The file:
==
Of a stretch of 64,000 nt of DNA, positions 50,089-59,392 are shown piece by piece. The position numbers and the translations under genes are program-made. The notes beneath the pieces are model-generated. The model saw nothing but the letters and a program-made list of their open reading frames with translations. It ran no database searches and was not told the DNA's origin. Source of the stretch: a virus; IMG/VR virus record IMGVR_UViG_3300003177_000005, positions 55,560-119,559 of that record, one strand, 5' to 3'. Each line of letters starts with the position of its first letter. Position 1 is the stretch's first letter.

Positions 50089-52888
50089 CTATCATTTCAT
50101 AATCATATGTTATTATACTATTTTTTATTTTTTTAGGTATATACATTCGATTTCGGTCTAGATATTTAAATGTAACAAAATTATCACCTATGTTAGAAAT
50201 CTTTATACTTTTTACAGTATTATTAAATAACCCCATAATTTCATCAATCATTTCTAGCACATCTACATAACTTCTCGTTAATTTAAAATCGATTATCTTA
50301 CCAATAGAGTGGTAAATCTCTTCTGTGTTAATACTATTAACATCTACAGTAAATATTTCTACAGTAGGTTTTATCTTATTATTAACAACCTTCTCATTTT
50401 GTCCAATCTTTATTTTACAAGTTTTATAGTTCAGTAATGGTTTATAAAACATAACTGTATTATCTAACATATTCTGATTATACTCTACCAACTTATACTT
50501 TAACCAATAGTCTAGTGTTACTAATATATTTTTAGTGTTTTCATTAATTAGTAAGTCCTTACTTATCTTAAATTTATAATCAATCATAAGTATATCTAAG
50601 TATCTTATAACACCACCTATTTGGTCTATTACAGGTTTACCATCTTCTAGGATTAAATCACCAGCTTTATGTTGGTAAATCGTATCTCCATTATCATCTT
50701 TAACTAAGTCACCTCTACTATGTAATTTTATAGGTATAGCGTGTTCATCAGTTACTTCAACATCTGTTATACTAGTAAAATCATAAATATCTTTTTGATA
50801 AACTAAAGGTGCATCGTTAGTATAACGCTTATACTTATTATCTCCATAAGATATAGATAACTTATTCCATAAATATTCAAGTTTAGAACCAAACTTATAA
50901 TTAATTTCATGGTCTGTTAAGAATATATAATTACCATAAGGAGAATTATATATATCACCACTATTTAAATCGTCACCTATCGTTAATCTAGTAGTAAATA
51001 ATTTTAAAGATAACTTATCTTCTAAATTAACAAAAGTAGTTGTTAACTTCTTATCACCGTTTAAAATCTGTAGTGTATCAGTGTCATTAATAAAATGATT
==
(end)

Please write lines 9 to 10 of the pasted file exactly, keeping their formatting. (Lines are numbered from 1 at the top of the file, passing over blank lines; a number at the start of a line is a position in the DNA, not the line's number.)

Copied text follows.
50601 TATCTTATAACACCACCTATTTGGTCTATTACAGGTTTACCATCTTCTAGGATTAAATCACCAGCTTTATGTTGGTAAATCGTATCTCCATTATCATCTT
50701 TAACTAAGTCACCTCTACTATGTAATTTTATAGGTATAGCGTGTTCATCAGTTACTTCAACATCTGTTATACTAGTAAAATCATAAATATCTTTTTGATA